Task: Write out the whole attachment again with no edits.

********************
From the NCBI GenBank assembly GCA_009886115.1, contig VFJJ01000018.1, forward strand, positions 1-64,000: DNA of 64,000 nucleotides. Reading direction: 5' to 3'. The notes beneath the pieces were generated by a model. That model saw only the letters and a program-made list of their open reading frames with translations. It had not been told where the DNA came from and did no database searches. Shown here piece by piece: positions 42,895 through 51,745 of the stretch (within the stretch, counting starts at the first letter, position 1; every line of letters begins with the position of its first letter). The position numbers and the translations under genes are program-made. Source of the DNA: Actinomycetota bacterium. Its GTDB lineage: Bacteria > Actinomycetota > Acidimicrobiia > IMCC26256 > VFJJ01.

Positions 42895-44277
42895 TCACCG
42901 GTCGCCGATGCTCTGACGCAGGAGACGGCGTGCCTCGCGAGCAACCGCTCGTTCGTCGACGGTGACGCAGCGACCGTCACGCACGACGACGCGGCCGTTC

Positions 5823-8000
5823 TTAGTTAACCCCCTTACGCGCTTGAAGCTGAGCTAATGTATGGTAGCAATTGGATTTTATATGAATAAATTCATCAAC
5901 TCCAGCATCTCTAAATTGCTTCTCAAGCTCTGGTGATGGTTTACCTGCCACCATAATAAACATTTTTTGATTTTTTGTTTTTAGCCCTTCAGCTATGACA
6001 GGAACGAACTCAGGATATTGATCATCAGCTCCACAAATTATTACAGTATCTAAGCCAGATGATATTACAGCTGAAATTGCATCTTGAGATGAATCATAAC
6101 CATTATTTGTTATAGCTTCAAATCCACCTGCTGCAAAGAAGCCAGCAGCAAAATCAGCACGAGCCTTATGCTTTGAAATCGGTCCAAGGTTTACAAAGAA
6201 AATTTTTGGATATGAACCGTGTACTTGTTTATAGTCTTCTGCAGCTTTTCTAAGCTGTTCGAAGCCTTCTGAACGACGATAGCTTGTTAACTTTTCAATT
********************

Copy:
From the NCBI GenBank assembly GCA_009886115.1, contig VFJJ01000018.1, forward strand, positions 1-64,000: DNA of 64,000 nucleotides. Reading direction: 5' to 3'. The notes beneath the pieces were generated by a model. That model saw only the letters and a program-made list of their open reading frames with translations. It had not been told where the DNA came from and did no database searches. Shown here piece by piece: positions 42,895 through 51,745 of the stretch (within the stretch, counting starts at the first letter, position 1; every line of letters begins with the position of its first letter). The position numbers and the translations under genes are program-made. Source of the DNA: Actinomycetota bacterium. Its GTDB lineage: Bacteria > Actinomycetota > Acidimicrobiia > IMCC26256 > VFJJ01.

Positions 42895-44277
42895 TCACCG
42901 GTCGCCGATGCTCTGACGCAGGAGACGGCGTGCCTCGCGAGCAACCGCTCGTTCGTCGACGGTGACGCAGCGACCGTCACGCACGACGACGCGGCCGTTC

Positions 5823-8000
5823 TTAGTTAACCCCCTTACGCGCTTGAAGCTGAGCTAATGTATGGTAGCAATTGGATTTTATATGAATAAATTCATCAAC
5901 TCCAGCATCTCTAAATTGCTTCTCAAGCTCTGGTGATGGTTTACCTGCCACCATAATAAACATTTTTTGATTTTTTGTTTTTAGCCCTTCAGCTATGACA
6001 GGAACGAACTCAGGATATTGATCATCAGCTCCACAAATTATTACAGTATCTAAGCCAGATGATATTACAGCTGAAATTGCATCTTGAGATGAATCATAAC
6101 CATTATTTGTTATAGCTTCAAATCCACCTGCTGCAAAGAAGCCAGCAGCAAAATCAGCACGAGCCTTATGCTTTGAAATCGGTCCAAGGTTTACAAAGAA
6201 AATTTTTGGATATGAACCGTGTACTTGTTTATAGTCTTCTGCAGCTTTTCTAAGCTGTTCGAAGCCTTCTGAACGACGATAGCTTGTTAACTTTTCAATT